Amazon unveiled the AZ1 Neural Edge processor, a silicon module that will speed up Alexa’s ability to answer your queries and commands by hundreds of milliseconds per response. The company built this module alongside MediaTek, and it will allow for on-device neural speech recognition for new products. It’s built into the new Echo smart speaker and Echo Show 10 smart display it announced today. These products, Amazon says, have “the on-device memory needed to support this level of processing.” The AZ1 will be built into more products in the Echo lineup going forward.
Amazon’s preexisting products without the AZ1 send both the audio and its corresponding interaction to the cloud to be processed and back. Comparatively, these new ones that have the AZ1 built in can handle the audio on-device, thus limiting the amount of time it takes to give users a response. And despite how these devices process your voice, how you view your voice history and utterances in the Alexa app isn’t changing.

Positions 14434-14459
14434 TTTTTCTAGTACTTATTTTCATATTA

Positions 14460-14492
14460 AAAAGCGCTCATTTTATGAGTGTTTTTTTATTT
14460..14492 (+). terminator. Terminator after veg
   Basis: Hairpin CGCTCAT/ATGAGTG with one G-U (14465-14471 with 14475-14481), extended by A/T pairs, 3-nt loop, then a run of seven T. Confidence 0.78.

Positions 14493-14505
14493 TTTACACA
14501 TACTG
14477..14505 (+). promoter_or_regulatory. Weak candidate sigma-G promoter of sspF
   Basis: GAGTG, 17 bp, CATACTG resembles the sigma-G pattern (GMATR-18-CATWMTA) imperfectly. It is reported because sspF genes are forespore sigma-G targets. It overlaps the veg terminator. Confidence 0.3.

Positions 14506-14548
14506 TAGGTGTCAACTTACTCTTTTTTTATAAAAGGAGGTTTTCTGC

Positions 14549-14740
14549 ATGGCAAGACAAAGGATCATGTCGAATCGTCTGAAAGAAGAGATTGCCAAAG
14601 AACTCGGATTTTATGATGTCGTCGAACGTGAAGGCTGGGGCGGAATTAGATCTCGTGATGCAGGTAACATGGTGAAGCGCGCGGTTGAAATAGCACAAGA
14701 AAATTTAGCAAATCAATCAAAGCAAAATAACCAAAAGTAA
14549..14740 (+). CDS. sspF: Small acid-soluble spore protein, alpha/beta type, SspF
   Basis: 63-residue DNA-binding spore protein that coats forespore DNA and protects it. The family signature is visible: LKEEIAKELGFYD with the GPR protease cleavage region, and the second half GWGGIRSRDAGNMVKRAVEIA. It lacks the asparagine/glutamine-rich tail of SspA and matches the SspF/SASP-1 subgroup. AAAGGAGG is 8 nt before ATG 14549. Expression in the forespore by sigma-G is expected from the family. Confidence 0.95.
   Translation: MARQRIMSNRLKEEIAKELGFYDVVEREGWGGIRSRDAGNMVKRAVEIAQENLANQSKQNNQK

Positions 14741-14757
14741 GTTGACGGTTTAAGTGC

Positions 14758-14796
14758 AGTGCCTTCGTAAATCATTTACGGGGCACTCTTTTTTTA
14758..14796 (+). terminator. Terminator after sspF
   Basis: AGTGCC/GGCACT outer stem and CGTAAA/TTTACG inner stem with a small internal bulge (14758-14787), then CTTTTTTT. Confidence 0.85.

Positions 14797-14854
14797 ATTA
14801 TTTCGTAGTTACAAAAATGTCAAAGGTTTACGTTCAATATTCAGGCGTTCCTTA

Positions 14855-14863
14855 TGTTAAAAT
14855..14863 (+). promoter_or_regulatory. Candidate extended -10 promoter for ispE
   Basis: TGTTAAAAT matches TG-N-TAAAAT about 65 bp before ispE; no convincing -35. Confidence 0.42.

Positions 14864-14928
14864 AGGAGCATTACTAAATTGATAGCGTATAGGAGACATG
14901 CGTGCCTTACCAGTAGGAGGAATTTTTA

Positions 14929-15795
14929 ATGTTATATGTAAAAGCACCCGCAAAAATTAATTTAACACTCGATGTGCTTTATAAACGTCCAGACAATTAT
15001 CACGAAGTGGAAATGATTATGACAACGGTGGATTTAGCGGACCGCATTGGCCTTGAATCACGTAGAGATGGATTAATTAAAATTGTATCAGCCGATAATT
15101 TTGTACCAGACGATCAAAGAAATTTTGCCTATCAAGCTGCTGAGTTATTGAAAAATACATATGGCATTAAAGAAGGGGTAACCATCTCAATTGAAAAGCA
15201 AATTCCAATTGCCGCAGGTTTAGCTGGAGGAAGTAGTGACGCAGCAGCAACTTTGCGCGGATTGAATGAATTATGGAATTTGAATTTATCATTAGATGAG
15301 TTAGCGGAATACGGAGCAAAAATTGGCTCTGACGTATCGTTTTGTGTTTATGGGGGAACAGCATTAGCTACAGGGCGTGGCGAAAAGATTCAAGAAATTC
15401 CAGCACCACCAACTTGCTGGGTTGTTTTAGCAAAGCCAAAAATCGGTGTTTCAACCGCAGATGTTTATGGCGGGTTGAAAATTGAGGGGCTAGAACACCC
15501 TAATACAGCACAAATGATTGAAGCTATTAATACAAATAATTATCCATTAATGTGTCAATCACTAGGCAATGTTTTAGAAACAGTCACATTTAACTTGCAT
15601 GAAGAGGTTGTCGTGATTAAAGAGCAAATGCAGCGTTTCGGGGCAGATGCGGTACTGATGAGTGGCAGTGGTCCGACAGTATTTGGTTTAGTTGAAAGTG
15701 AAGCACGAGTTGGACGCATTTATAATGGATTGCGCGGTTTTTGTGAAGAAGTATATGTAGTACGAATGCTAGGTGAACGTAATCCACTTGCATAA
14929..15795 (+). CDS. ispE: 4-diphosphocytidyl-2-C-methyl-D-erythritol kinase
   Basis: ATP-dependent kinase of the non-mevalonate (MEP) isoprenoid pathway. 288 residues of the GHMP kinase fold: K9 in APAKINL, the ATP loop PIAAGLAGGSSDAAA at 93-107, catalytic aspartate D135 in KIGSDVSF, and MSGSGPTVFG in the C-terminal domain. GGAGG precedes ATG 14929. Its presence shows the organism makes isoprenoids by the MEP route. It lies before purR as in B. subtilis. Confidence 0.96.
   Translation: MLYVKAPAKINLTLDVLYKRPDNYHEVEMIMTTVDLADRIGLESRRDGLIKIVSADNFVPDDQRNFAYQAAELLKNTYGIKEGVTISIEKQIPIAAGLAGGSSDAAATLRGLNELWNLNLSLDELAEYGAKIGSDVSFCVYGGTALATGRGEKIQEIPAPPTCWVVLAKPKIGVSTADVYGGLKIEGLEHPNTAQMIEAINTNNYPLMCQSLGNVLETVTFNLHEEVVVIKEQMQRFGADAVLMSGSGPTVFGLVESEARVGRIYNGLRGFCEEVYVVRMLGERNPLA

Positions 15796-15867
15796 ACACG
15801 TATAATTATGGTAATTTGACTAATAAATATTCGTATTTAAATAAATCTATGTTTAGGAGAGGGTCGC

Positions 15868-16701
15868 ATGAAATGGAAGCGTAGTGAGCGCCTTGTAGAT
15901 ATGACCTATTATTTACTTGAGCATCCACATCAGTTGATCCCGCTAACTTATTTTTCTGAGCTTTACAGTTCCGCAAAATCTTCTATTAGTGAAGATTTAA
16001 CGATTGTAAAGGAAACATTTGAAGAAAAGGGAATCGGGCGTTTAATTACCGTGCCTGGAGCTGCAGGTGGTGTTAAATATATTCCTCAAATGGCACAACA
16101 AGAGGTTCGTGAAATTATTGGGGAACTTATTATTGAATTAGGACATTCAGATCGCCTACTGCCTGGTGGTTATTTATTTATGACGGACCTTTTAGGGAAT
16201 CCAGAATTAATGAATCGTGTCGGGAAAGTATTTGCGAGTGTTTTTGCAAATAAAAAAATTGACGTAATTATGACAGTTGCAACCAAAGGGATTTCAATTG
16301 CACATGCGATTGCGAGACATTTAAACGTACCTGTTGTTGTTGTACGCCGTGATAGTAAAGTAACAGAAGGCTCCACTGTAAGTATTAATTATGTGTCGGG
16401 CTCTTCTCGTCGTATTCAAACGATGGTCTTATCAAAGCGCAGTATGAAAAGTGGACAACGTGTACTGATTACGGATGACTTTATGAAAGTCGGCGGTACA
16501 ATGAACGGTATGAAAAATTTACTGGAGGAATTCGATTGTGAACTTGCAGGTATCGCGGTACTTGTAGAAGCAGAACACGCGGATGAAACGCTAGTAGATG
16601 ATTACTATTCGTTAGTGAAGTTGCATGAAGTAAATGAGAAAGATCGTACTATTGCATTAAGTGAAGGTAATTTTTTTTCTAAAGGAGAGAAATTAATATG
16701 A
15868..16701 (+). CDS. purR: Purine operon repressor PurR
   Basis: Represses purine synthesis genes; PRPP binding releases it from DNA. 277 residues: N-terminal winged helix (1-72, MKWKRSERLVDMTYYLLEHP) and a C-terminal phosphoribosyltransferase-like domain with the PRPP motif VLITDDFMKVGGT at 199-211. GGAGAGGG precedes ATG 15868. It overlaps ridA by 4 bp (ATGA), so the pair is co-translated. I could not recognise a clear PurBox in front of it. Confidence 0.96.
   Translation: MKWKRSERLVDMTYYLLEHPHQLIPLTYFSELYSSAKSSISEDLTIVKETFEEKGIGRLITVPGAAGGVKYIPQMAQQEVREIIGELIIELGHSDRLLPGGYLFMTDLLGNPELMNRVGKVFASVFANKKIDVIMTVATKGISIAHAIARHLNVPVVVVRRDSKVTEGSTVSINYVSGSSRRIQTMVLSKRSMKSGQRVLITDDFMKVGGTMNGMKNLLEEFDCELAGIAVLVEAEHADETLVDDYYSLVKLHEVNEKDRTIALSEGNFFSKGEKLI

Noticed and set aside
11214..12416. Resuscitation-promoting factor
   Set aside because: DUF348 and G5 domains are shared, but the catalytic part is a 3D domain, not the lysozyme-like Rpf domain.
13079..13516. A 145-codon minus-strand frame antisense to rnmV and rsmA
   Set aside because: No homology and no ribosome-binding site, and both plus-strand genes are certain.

Amazon says these latency benefits will be available first for English in the US, but it plans to expand to more languages “in time.”
This partnership between Amazon and MediaTek is reminiscent of Microsoft’s partnership with Qualcomm on the SQ1 processor made for the Surface Pro X, at least in terms of big companies co-engineering silicon with chipmakers. In practice, the AZ1 seems more similar to Google’s Neural Core that’s implemented in the Pixel 4. In addition to helping to improve photography, that dedicated chip enables the device to understand spoken English, to the point where it can transcribe recordings in real time without being connected to the internet.
Amazon hasn’t made the claim that these Echo devices can be used offline, but by handling more on-device than in the cloud, it should make for a slightly better user experience. We’ll be testing it out soon in the Echo Show 10.